I’m naturally drawn to the horror genre, probably because I’m a life-long Stephen King constant reader. That said, I like to try out different genres to see how they fit. Apart from say, avoiding using hardcore curse words when writing YA for example, my approach is the same whatever genre it is – many months of panicking to make the story work! I never know if it will until the very end.

As to audiences, I have a group of lovely and very honest readers of all ages and proclivities who give me feedback when I’m done with the first draft. They usually let me know if I’ve screwed up audience-wise or not!

You've co-written books as well and I've always been curious as to how this works. For example do you each take turns writing a chapter or is it a completely collaborative process for every page? What has your experience been like?

When I write with Louis Greenberg, my co-author on the S.L Grey novels, we tend to write progressively, with each of us taking on a character and moving the narrative forward chapter by chapter. When we wrote The Mall, our first novel, we had great fun leaving each other’s characters in tricky situations, like a literary version of the game Exquisite Corpse.

When I write with my daughter, Savannah, the process is different as we have a very similar narrative voice, so we tend to take it in turns to write a section and then write over each other.

Last year I wrote a series of ‘choose your own adventure’-style erotica books with authors Paige Nick and Helen Moffett and the distribution of work in these was easy to sort out. They wrote all the sex scenes (I’m rubbish at writing sex) and I did the bits in between (clearly they got the short end of the stick as the books were 90% sex!)

Boringly, I’ve never had a bad collaborating experience – I can’t recall a single fight or hissy fit. All of the writers I work with are supremely talented and professional, and fortunately none of them are ego monsters.

Pompidou Posse has only just been published in the UK but can you tell me what you're working on now? And particularly, is there another title coming up to follow up the mind-blowing ending in Day Four? Because I need to know what was going on in those final chapters!

I can’t tell you what I’m working on now in case I jinx it! There will be a follow-up to Day Four, but it will also be a standalone novel that can be read out of sequence.

Thank you so much for your time and questions!

Thank you very much to Sarah for your insightful answers! Pompidou Posse is published by Hodder & Stoughton in the UK and you can get your copy from Waterstones, Amazon or your own preferred retailer now.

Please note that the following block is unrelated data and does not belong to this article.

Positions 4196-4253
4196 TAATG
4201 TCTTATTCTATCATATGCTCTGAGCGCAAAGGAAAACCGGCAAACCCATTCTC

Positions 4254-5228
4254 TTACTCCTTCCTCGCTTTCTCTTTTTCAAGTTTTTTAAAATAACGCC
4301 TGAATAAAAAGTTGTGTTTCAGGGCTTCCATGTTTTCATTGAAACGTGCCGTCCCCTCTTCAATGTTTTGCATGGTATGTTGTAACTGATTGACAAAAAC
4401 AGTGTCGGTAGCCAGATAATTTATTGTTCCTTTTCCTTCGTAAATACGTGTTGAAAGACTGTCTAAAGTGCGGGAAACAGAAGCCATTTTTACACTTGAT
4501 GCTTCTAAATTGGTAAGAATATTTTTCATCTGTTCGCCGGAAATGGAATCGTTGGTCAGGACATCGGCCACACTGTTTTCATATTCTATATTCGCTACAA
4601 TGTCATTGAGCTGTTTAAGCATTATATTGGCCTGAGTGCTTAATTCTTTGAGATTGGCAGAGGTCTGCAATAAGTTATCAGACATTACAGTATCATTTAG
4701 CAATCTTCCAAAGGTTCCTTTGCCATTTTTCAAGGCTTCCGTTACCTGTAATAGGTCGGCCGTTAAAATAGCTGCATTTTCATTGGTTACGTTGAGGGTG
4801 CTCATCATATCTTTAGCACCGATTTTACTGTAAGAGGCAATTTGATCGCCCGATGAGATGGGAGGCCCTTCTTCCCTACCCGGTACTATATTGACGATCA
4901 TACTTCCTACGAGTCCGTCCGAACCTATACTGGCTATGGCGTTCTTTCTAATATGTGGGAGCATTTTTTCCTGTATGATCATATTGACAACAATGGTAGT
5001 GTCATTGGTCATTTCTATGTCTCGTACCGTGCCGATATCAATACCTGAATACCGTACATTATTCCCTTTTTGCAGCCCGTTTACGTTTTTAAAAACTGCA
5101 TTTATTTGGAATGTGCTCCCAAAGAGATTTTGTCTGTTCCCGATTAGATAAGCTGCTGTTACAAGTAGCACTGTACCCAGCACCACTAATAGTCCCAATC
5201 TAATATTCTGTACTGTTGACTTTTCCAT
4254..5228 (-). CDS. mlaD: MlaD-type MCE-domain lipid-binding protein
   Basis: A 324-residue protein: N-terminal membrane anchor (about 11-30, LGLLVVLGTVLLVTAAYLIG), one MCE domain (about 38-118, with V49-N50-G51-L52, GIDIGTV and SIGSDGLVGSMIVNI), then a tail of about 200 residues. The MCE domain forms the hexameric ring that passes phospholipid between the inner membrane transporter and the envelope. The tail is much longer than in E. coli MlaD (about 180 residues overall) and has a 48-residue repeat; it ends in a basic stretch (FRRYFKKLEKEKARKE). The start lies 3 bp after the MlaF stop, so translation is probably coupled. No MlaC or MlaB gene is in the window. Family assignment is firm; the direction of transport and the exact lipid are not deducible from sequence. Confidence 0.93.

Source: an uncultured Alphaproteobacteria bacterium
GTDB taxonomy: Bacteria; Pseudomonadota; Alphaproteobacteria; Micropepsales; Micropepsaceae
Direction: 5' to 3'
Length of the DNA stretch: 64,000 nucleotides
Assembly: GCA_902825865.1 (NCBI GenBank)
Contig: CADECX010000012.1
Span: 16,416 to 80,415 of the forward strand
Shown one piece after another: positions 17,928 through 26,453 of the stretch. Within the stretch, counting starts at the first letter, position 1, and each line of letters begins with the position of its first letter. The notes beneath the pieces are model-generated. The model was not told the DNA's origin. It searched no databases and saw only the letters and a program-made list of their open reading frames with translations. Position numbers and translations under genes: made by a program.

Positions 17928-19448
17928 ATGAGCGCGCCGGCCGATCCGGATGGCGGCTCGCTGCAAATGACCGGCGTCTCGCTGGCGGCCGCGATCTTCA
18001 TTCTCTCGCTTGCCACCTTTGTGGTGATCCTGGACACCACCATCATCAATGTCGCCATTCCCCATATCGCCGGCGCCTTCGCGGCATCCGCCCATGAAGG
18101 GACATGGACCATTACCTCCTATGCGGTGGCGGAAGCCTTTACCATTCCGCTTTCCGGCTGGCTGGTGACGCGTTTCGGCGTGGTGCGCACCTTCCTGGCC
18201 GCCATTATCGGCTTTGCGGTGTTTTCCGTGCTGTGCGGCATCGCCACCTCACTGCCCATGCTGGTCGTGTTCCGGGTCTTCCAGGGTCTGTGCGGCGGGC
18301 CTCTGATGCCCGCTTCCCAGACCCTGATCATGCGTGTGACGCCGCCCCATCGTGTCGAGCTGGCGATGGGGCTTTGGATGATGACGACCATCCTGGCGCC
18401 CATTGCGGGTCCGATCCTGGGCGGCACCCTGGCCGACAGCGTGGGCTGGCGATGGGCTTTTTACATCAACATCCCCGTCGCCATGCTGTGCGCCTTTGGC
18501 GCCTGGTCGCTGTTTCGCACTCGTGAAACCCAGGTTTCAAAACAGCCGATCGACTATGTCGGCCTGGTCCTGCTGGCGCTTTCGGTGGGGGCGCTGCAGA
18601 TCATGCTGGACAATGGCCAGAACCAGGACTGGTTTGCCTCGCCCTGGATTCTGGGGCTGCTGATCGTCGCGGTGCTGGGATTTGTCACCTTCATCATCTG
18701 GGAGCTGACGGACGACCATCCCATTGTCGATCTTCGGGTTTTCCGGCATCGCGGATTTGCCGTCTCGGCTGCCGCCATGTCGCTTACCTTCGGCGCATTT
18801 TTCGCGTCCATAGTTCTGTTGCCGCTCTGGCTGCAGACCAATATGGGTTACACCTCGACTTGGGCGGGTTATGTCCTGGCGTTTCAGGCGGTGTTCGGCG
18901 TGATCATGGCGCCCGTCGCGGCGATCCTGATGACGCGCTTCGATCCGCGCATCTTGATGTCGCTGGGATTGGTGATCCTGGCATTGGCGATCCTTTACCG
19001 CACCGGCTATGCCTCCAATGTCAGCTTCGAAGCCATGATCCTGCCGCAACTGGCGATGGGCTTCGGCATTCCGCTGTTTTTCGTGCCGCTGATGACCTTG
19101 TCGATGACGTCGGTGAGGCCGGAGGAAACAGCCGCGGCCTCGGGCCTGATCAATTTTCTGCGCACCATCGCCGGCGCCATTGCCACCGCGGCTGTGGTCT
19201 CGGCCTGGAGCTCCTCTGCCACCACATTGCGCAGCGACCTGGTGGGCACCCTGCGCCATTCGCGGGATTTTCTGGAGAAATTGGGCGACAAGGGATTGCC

Friday, 25 September 2015

Theatre review: Hangmen at the Royal Court



©Simon Annand

The last Royal Court production I reviewed on this blog was the Trafalgar Studios transfer of Constellations back in July, so it was about time I visited the actual Royal Court Theatre near St. James's Park station again – especially as it's just a short walk from my office – and Hangmen was an excellent choice for my return to this lovely playhouse, as this was an incredibly well-written and captivating production – not to mention an absolute hoot.

Thursday, 24 September 2015

Book review: The Letter for the King by Tonke Dragt


My edition: Paperback, published in 2014 (originally in 1962) by Pushkin Press, translated by Laura Watkinson, 508 pages.

Description: It is the dead of night. Sixteen-year-old Tiuri must spend hours locked in a chapel in silent contemplation if he is to be knighted the next day.

But, as he waits by the light of a flickering candle, he hears a knock at the door and a voice desperately asking for help. A secret letter must be delivered to King Unauwen across the Great Mountains – a letter upon which the fate of the entire kingdom depends. Tiuri has a vital role to play, one that might cost him his knighthood.

Tiuri’s journey will take him through dark, menacing forests, across treacherous rivers, to sinister castles and strange cities. He will encounter evil enemies who would kill to get the letter, but also the best of friends in the most unexpected places.

He must trust no one. He must keep his true identity secret. Above all, he must never reveal what is in the letter…

Rating:

Wednesday, 23 September 2015

My Star for a Day... Weekend



You may remember me rallying the troops a few months ago after I had created a Matilda and Alice in Wonderland-themed Star For a Day itinerary as my entry into a blogger competition from Hotel Direct and thanks to all your amazing votes for my entry I won and got to experience all the literary London activities I'd been researching myself, which was very exciting!